Tuesday, June 14, 2011


Terrence Malick is a director/writer whose films are not for everybody; his fragmented, non-linear style often rejects any coherent plot, and serves instead as some sort of opus to the world. In THE TREE OF LIFE, Malick not only stays consistent with his beautiful photography, minimal dialogue, and endless philosophical narration, he takes it to whole new level.

THE TREE OF LIFE opens with a quote from The Book of Job, and then cuts to a mysterious wave of light (the first of many appearances). Things then cut to 1950’s Waco, Texas, when Mrs. O’Brien (Jessica Chastain) receives a telegram reporting the death of her 19 year old son. Fast forward to modern day, when Jack O’Brien (Sean Penn) is moving blindly through life, still numb from the loss of his brother. Jack begins reminiscing of his life growing up. The film then rewinds in a major way, taking the timeline right back to the Big Bang, showing the formation and the cooling of the Earth, the (painfully) slow formation of amoebas, and eventual coming of the dinosaurs. After two dinosaurs have a brief encounter (this is really in the film), things cut back to 1950 as Jack remembers his struggles with his near-abusive and strict father Mr. O’Brien (Brad Pitt). Jack remembers Dad as being strict and scary, while Mom is the passive one. Things eventually end with a glimpse of a remarkable-looking afterlife, as adult Jack is reunited with his brother and family.

So there is no real story here; the lack of which can and will send many viewers to the exit doors 20 minutes in. There is no place to go, nothing to achieve, no real defined endgame. While that may frustrate the majority of viewers, it becomes clear that this is a film that cannot be taken at face-value. There is a purpose behind the lack of a story; perhaps Malick is trying to tell us through this film, that life doesn’t have a destination as much as a journey. Most of the film feels like a prayer, as it is heavy with us humans trying to talk to God, looking for answers.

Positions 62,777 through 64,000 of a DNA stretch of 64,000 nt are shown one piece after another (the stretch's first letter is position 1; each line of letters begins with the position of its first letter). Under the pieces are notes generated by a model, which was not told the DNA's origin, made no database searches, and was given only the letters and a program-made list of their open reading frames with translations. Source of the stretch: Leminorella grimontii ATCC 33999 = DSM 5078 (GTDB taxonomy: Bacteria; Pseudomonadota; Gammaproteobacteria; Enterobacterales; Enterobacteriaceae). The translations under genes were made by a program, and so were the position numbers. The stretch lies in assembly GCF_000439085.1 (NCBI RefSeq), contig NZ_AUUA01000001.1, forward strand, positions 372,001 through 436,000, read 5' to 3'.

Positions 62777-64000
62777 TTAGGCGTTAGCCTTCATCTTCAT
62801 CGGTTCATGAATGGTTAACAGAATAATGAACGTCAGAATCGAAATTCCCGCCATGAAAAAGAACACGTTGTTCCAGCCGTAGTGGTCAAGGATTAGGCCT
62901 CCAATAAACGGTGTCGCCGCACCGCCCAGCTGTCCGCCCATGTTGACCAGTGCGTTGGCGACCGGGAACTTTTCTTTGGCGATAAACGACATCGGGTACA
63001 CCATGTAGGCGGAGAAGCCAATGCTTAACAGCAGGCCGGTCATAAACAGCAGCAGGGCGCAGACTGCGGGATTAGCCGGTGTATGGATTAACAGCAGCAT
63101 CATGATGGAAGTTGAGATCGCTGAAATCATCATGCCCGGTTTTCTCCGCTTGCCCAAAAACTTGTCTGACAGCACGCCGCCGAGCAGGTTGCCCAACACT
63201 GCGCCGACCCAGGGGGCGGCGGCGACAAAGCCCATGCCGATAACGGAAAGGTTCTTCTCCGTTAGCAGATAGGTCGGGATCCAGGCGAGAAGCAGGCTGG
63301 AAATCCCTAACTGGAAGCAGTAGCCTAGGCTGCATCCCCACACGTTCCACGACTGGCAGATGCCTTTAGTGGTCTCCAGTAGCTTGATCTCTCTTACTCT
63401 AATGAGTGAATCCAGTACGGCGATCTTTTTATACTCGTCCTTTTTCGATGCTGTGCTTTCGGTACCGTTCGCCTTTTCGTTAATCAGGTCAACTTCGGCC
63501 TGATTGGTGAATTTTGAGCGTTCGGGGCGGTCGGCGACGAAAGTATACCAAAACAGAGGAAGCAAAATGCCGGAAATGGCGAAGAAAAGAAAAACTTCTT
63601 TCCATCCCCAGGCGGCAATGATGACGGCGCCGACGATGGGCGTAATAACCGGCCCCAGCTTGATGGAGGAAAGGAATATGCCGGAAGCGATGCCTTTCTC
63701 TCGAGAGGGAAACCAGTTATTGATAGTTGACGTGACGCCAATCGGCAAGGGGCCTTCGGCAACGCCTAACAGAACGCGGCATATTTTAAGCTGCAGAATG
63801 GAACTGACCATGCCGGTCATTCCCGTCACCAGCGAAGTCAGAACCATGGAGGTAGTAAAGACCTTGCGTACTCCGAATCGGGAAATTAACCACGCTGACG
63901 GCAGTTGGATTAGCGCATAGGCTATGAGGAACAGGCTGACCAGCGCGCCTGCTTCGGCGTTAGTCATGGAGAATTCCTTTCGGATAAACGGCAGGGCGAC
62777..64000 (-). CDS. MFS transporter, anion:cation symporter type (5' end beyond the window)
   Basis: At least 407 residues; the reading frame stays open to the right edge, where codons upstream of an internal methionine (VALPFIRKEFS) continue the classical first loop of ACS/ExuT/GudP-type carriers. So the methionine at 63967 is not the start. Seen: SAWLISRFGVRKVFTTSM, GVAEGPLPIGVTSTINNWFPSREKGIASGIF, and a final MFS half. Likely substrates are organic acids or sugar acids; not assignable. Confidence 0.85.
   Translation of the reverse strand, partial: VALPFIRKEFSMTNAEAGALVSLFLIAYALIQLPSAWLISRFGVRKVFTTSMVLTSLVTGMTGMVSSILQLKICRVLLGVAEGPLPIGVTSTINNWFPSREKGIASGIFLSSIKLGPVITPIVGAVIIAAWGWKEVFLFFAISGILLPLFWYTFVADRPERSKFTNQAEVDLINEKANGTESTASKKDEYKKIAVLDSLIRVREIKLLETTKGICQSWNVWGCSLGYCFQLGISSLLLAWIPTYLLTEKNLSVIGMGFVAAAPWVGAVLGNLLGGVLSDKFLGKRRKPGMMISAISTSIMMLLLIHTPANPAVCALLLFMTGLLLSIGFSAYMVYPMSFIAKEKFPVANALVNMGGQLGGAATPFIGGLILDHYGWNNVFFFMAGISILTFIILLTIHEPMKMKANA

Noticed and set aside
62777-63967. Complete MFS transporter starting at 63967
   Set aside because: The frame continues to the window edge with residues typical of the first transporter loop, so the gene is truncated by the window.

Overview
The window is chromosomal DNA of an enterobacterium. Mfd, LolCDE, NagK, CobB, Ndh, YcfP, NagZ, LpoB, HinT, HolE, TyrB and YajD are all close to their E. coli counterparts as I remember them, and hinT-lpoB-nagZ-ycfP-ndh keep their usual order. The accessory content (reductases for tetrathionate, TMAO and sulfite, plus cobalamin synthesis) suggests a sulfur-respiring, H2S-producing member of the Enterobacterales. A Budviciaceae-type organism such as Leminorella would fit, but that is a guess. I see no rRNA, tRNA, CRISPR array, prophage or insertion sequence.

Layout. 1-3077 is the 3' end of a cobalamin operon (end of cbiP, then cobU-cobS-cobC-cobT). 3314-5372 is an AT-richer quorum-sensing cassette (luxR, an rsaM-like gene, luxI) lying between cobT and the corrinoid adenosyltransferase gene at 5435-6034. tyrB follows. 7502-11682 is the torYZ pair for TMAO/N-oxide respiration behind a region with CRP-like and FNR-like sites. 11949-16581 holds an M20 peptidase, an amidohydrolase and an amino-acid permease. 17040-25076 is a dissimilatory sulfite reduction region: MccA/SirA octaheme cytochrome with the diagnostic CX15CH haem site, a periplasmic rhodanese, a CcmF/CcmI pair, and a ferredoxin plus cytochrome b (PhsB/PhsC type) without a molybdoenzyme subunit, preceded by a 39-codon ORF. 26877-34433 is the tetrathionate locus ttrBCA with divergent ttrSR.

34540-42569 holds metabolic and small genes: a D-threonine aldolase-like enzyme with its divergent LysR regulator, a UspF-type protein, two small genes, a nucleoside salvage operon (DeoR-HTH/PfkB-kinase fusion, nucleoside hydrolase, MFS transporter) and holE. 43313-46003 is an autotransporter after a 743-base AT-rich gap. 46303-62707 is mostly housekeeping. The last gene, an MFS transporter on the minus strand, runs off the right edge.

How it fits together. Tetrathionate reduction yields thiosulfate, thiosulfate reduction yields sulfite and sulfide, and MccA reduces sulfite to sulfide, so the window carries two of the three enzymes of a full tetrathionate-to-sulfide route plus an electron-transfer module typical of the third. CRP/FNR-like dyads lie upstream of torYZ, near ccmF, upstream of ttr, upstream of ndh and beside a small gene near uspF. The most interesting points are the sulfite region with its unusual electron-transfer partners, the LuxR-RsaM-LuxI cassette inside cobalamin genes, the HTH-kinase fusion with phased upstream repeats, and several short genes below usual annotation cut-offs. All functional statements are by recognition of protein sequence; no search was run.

Carrying things along through the painfully slow and tedious pacing, is the outstanding and intimate way the kids are filmed. The camera is always eye-level with the children, and the viewer is instantly transported back to the days of their youth; when entertainment was found in playing with their hands, when frogs and grasshoppers were magical, and darkened stairways were spooky. Malick somehow makes the viewer not a viewer, but smack dab in the middle of the children’s’ world. It is remarkable.

Again, this is not a film that can be taken at face-value. The fragmented editing style can make anyone believe that Malick has finally lost his marbles. The film cuts from 1950 to the present day, then to a shot of a waterfall, then to a nebula, back to 1950, and then to a salamander, and then to Sean Penn in the a desert. A lot of it makes no sense, especially when the narration offers no answers and lots of questions. There are editing choices here that might not sink in until years after.

The score is fucking outstanding.

It’s difficult to gage the acting as the players don’t do a whole lot of it; they instead fill Malick’s beautifully composed frame as part of the scenery. However, when acting does come about, it is very, very good. Pitt gets the most screentime, and it is so easy for anyone to relate the character to their childhood experiences; like the moment when Dad stopped being a hero and became human. Powerful. It just may strike a lot of people right in the bottom of the cockles.

This blogger purposefully waited two days after viewing TREE OF LIFE before writing about it, as the gut-reaction was to say Malick is a goddamn nutball. However it is clear that there is a deeper message to be felt, more than seen with this film. That and the technical qualities make it one of the most gorgeous films ever made. TREE OF LIFE is a film that needs to be seen, just don’t be surprised if it takes you ten years to understand it.


No comments:

Post a Comment

A few rules:
1. Personal attacks not tolerated.
2. Haters welcome, if you can justify it.
3. Swearing is goddamn OK.